Tie-back : Definition: Tie-back in the offshore oil and gas upstream activities refer to the connection of additional risers to the floating vessel or platform. Comments Originally the offshore oil and gas industry used to focus on large fields that could be explored and produced in drilling strait below the floating vessel or the platform. But the high costs of the surface structure, a FPSO or FSO or FPO or any kind of platform limits this solution to large offshore fields. In addition most of these large fields are neighbored by multiple smaller fields, called marginal fields or pockets. These marginal fields may individually contain far too short reserves to justify the capital expenditure in heavy surface infrastructures but their aggregation may be significant enough to develop a sub-sea exploration plan. After drilling these marginal fields, and installing all the sub-sea equipment on the seabed, risers are installed to connect them to the floating vessel or platform. This connection of these risers to the vessels or platforms is called tie-back. Tie-back will also be used for all the equipment such as the risers and sub-sea connectors. A tie-back risers can be either a single large-diameter high pressure pipe, or a set of concentric pipes extending the casing strings in the well up to a surface BOP Physically this tie-back operation is made through the turret and the associated mooring systems. The first tie-backs were performed for marginal fields located at few kilometers distance from the main field, but today the risers reach several tens kilometers distance and in the near future hundreds kilometers distance may be expected. The North Sea and the Gulf of Mexico are the regions where the tie-back concept is widely expanded. Most of the giant fields of these offshore regions are maturing and depleting while the large infrastructures built for these fields are still available for decades of production. The tie-back system in association with the sub-sea risers technologies fits perfectly in these regions to explore, develop and put in production thousands of marginal fields which can balance the depleting fields and benefits from the available processing capacities on the floating vessels and platforms.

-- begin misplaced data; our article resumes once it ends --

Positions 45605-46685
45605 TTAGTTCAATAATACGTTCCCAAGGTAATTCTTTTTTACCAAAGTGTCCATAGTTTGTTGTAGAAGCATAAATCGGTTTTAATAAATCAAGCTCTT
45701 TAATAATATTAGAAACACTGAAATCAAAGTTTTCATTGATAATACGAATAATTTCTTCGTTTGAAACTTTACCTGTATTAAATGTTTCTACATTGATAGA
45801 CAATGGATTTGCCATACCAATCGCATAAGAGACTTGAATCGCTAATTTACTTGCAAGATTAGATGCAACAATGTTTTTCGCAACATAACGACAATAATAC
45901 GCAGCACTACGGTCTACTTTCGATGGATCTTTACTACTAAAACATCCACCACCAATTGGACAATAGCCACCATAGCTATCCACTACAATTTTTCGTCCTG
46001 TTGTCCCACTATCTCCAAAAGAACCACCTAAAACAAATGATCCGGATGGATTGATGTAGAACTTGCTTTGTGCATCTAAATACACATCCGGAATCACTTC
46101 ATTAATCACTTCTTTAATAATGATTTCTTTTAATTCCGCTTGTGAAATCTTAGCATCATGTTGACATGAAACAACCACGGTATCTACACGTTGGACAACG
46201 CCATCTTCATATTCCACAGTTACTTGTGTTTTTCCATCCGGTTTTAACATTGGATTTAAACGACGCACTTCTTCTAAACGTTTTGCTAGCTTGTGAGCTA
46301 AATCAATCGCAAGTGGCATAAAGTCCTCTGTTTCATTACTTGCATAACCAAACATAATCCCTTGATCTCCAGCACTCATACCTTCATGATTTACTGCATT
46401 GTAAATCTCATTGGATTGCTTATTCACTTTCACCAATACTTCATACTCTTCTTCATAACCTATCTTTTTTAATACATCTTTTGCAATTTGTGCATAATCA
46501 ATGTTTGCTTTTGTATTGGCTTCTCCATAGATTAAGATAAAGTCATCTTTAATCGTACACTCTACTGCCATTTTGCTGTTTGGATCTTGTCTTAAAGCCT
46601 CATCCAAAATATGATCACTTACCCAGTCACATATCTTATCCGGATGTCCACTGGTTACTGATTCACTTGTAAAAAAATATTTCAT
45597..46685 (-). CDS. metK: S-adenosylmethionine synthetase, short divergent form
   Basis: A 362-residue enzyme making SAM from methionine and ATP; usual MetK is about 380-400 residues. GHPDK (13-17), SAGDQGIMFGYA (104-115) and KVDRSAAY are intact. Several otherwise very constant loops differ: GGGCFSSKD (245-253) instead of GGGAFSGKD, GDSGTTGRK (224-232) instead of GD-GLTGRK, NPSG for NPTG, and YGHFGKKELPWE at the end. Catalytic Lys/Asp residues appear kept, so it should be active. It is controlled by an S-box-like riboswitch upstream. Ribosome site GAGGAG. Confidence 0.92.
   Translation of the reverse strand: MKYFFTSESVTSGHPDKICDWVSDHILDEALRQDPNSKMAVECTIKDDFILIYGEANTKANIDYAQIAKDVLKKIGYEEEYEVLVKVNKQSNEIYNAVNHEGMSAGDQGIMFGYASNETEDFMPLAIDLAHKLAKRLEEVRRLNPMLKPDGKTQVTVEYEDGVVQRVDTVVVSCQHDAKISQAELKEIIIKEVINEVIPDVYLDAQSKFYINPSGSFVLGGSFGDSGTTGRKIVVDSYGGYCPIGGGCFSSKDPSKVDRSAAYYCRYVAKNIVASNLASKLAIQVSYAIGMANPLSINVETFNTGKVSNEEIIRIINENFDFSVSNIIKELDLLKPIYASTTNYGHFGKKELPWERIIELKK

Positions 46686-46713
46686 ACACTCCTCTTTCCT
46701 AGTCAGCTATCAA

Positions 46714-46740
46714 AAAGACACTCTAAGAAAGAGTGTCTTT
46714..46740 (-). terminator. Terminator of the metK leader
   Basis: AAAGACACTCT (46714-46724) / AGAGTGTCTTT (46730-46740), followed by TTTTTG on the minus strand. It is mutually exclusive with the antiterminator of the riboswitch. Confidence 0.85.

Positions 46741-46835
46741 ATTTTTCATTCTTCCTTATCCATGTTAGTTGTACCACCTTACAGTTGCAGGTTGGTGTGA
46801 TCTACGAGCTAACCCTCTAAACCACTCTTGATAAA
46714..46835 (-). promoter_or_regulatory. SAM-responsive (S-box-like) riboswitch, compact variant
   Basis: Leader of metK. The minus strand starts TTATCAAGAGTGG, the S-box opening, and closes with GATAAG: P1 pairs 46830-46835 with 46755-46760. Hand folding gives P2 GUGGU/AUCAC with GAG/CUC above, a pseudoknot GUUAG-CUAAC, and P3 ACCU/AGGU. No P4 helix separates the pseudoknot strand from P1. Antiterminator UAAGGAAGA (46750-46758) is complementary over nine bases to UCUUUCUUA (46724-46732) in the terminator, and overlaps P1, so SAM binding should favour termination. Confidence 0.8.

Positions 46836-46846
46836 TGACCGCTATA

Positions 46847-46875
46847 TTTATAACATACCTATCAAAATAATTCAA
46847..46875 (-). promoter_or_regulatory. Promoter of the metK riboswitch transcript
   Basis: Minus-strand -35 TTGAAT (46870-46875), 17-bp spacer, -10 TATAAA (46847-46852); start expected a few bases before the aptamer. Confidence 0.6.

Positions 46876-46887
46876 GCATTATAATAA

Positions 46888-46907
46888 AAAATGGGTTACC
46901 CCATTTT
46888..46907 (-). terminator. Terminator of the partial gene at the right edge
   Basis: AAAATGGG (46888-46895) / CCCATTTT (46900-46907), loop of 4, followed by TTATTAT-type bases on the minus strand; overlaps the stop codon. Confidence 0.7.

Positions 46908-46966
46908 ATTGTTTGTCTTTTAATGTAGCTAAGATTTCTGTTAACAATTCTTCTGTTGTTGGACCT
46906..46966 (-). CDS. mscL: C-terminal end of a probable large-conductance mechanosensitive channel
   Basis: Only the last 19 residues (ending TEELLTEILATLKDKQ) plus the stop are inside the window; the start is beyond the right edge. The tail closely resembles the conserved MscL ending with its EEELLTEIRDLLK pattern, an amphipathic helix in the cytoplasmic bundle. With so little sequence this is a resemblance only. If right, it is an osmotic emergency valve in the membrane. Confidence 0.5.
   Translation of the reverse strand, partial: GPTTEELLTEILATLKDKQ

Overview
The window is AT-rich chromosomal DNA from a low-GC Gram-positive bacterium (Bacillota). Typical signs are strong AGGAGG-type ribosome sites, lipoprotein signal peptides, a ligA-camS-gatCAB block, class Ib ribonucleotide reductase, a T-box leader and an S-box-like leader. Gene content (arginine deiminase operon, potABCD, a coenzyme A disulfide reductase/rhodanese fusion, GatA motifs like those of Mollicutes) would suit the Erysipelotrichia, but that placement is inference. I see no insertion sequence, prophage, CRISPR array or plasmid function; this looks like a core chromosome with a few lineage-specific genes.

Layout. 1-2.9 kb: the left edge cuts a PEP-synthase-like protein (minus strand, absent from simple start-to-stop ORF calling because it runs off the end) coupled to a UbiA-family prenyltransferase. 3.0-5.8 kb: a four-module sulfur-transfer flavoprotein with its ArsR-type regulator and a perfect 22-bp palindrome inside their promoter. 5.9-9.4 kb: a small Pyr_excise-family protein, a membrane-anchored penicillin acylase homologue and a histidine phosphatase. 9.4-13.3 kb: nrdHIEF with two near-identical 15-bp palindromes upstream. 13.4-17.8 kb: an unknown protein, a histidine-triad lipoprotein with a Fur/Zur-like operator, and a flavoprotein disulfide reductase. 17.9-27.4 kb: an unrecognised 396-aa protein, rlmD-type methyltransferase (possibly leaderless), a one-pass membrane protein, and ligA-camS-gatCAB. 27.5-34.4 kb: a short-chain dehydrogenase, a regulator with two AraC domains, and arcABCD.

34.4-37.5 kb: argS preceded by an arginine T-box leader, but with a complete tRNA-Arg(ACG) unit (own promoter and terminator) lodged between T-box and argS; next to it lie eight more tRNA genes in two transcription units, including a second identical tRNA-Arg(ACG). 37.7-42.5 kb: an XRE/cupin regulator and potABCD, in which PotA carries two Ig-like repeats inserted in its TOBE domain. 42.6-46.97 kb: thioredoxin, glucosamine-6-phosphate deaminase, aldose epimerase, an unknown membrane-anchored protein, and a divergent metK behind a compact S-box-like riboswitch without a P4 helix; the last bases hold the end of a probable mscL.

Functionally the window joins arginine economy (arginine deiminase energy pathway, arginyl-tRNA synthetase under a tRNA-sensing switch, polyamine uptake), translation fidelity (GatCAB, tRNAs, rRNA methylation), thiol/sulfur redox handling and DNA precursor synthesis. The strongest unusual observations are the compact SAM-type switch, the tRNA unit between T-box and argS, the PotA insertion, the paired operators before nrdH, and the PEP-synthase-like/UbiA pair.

Tight oil : Definition: Tight oil refers to the light crude oil trapped in shale, limestone and sandstone formations characterized by very low porosity and permeability. Tight oil is normally a light crude oil found in the sedimentary formations that may also be called light tight oil (LTO) or tight shale oil or even shale oil. Comments But the term of tight oil is preferred to shale oil in order to avoid the confusion with oil shale. Tight oil or shale oil are different from oil shale. Oil shale are composed of solid hydrocarbon (kerogen), a decomposed organic matter still at solid state, in a sedimentary rock unit while tight oil is a light crude. Oil shale cannot be extracted using the same cost effective production techniques as tight light oil. Tight oil are classified as source rock (sedimentary rock with petroleum hydrocarbon production capacity). The term of \"tight\" finds its justification on the limited flow of tight oil from the rock to the well bore by the largely impermeable fine-grained nature of the oil-hosting rock. While some tight light oil plays produce oil directly from shale, most tight oil is produced from low-permeability siltstones, sandstones, limestones and dolostones that are associated with the shale. The oil trapped in these relatively impermeable rock units requires well stimulation techniques including horizontal drilling and hydraulic fracturing. They use the same horizontal drilling and hydraulic fracturing technologies used in shale gas development. Advanced hydraulic fracturing means recovering tight oil from shale plays is becoming more and more economical and companies are rushing to acquire and exploit acreage in the formations where this oil is contained. Since the shale gas over flooded the North American market with low-price shale gas, the spread with oil prices continuously increased leading the Oil and Gas Exploration and Production companies to focus on more lucrative liquid-rich shale plays including the Bakken, Niobrara and Eagle Ford in search of higher value tight oil deposits. Tight oil may also be foound in other parts of the world such as the R\'Mah play in Syria, Sargelu in the Persian Gulf, Athel in Oman, Bazhenov, Achimov in Russia, and Chicontepec in Mexico. In July 2012, the US agency Energy Information Administration (EIA) published a survey about the tight oil forecasting the USA production from tight oil should more double by 2035. In 2012 the production of tight oil will be around 720,000 b/d representing 12.5% of the US production. The EIA largest estimates of tight oil production boost volumes to 2.24 million b/d in 2020 and 2.8 million b/d in 2035.